What is a miracle?
What is a miracle?
We have conveniently allowed both religion to 'own' miracles, and us to look at a miracle in a way that holds at bay the real power of our relationship with the spark within and with God and divinity.
When one hears about a miracle, do we have in mind the miracles of the Saints, or that miracles only happen to the pious or in some distant time or place? This is what a miracle has come to mean for many, and in this way it has lost its meaning.
Another thing that we as humanity tend do with miracles is to say: “it was a miracle“ and pass off what was offered as a point of connection as something unexplainable or even coincidental (almost blasé in the way we do this). Using the term as a throwaway comment but really to avoid what we know deep within is happening and reduce the impact of the truth, avoiding evolution. In this way we are all responsible for the bastardisation of miracles from being a most important part of our every day.
The word ‘miracle’ comes from the Latin, miraculum (‘object of wonder’) and miror (‘to wonder at’) and is related to the Sanskrit, smei or mei (‘to smile’).
We have allowed the word to be co-opted by religions that base their beliefs on a miracle and so claim a special status as representing the truth or the way. Yet, the simple fact is that miracles are actually an expression of our connection with ourselves or another person at our deepest level; of our connection with God or nature.
Connect with ourselves or another, with God or with nature, and miracles are seen every day.
This is not to understate the wonder that is there. It is to see that we have allowed our sense of wonder, our sense of the miraculous, our seeing of what is a miracle to be restricted and narrowed, even entirely misplaced, because we have been looking for the wrong thing or looking in the wrong place or simply because we have given up looking because we had lost contact with the wonder of ourselves, of each other, of God and nature.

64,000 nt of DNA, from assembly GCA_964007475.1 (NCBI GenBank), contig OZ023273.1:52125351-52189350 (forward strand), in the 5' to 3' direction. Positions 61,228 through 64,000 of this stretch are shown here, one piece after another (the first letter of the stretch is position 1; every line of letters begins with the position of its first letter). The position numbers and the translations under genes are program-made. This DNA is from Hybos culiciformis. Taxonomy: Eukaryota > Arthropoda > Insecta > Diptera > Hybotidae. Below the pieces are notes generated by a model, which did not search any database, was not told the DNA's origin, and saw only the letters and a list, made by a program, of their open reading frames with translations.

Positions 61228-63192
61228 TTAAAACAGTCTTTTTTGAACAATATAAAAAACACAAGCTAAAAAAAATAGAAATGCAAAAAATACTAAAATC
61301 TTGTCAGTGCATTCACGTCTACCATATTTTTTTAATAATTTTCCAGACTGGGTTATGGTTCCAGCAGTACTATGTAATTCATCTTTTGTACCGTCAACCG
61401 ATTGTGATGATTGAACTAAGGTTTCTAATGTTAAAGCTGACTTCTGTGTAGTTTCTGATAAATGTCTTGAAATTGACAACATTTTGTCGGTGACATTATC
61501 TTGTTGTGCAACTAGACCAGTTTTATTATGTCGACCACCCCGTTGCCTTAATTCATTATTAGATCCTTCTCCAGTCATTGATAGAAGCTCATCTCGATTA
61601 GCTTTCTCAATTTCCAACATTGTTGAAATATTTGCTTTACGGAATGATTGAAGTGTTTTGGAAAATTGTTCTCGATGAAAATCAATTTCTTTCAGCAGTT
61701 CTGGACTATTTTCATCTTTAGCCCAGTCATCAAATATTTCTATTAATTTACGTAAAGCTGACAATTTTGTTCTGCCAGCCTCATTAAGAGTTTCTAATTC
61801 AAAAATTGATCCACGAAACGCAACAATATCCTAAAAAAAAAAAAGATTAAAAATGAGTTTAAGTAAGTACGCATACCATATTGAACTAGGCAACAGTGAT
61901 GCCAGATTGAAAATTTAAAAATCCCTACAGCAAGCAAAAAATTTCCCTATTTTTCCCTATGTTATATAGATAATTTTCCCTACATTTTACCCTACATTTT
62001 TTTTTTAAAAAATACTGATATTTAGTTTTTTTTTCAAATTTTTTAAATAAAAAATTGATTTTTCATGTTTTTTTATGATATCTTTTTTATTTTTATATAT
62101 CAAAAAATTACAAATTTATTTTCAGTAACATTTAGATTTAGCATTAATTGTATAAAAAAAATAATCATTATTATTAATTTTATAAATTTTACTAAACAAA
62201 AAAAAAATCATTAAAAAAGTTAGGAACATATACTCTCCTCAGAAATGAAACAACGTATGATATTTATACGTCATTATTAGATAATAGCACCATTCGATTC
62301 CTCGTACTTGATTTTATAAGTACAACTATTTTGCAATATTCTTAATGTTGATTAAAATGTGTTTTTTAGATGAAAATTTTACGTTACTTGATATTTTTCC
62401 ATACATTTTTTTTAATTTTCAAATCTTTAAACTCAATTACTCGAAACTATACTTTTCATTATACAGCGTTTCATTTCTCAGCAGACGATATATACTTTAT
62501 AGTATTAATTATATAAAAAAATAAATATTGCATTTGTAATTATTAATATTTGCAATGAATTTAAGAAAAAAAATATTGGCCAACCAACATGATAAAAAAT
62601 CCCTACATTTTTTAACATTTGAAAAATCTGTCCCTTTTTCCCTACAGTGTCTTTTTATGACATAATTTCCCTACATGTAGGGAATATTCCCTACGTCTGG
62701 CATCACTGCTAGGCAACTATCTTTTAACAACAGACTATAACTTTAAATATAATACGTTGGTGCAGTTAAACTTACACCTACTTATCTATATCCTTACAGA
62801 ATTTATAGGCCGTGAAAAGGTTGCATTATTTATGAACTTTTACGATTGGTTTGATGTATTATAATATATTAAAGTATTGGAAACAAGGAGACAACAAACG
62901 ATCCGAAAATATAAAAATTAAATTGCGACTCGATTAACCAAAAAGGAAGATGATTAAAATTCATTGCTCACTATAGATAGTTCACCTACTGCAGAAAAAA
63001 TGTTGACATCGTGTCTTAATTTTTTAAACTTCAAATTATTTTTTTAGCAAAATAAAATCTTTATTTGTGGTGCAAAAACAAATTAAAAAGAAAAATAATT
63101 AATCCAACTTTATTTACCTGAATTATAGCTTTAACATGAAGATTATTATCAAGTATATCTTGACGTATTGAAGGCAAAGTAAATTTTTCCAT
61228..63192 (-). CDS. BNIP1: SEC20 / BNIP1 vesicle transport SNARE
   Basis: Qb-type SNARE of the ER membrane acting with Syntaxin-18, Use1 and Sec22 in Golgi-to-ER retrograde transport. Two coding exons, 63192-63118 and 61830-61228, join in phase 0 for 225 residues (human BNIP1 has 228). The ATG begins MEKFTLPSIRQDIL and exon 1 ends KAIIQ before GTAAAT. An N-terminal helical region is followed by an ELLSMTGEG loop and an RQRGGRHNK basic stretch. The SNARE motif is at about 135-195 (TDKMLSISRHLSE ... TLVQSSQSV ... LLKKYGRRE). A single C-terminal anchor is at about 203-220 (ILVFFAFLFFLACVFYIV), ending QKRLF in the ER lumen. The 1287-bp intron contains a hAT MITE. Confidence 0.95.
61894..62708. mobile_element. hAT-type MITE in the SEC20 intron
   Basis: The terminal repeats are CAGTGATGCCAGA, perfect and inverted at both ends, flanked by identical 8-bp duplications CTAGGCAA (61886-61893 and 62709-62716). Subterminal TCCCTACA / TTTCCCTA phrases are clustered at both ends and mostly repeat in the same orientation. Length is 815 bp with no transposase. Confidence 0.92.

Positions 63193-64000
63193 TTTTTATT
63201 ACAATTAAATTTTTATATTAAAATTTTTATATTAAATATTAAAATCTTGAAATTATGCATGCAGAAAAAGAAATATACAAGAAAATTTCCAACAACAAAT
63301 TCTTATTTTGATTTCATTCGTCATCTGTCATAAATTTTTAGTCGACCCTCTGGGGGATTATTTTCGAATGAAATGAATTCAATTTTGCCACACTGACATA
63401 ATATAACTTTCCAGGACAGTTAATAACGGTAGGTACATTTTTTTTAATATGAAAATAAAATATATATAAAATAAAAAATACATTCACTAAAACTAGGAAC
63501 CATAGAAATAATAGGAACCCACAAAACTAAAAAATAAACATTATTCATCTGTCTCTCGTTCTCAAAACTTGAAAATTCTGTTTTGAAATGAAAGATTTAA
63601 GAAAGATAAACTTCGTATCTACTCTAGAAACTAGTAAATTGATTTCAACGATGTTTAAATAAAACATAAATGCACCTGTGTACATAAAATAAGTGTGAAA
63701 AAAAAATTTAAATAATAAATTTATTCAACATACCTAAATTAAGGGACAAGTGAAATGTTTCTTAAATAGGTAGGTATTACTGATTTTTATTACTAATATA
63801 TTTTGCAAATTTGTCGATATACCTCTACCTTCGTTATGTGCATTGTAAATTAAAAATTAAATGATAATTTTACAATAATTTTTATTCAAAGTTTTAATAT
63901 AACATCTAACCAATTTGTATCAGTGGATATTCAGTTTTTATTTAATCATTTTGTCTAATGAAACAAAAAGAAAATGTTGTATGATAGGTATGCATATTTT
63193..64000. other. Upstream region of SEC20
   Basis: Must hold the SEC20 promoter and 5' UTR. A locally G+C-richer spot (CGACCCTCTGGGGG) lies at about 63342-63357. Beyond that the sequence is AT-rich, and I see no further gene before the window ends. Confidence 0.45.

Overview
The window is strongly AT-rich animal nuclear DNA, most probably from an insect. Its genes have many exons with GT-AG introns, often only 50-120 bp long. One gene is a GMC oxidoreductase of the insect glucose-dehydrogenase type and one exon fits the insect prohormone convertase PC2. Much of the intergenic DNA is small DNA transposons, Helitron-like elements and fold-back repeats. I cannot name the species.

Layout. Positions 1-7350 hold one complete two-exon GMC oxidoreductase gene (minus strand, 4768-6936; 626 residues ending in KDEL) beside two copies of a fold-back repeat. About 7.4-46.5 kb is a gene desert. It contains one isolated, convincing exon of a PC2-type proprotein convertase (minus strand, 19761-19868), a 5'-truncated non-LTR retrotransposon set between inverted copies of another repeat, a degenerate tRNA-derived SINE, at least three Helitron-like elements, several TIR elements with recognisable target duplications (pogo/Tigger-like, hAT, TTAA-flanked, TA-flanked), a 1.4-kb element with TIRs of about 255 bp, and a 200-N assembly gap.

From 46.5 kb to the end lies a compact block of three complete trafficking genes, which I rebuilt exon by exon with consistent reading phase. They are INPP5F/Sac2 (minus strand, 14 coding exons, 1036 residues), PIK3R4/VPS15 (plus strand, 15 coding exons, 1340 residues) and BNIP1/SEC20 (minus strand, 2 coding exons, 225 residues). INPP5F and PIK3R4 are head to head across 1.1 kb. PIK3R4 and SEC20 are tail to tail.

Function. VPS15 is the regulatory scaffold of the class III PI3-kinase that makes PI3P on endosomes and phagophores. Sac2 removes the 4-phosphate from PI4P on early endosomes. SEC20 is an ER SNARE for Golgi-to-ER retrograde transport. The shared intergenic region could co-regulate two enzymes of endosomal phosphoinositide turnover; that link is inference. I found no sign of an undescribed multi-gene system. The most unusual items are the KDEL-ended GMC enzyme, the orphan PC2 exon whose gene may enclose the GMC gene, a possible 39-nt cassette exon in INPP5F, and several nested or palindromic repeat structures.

What if a miracle was something very ordinary yet extraordinary, and was simply something wondrous, a sign in our lives that we in fact belong to something greater than the superficial mind allows us to know and see.
What if a miracle was simply a confirmation of a deep inner knowing that we are held in and belong to something that is so wondrous that it simply can’t be ignored and calls for us to return to it every moment – and from this there arises from deep within a smile as we see that it is our own selves, and the wonder of another, of God and nature, that is being confirmed and communicated by the object of wonder that we call a miracle.
A transformation in a life, a return to the joy that we each knew within as a small boy or girl, a breath-stopping moment of beauty in a relationship, a turnaround in health and wellbeing, and/or feelings about oneself and life, the majesty of connection with God or nature – all these are miracles.
When we come to connect with our Soul, we come to see that miracles are actually everyday events, on offer to all of us equally, through the simple choice to connect to the Soul – the so-much-more that we all truly are.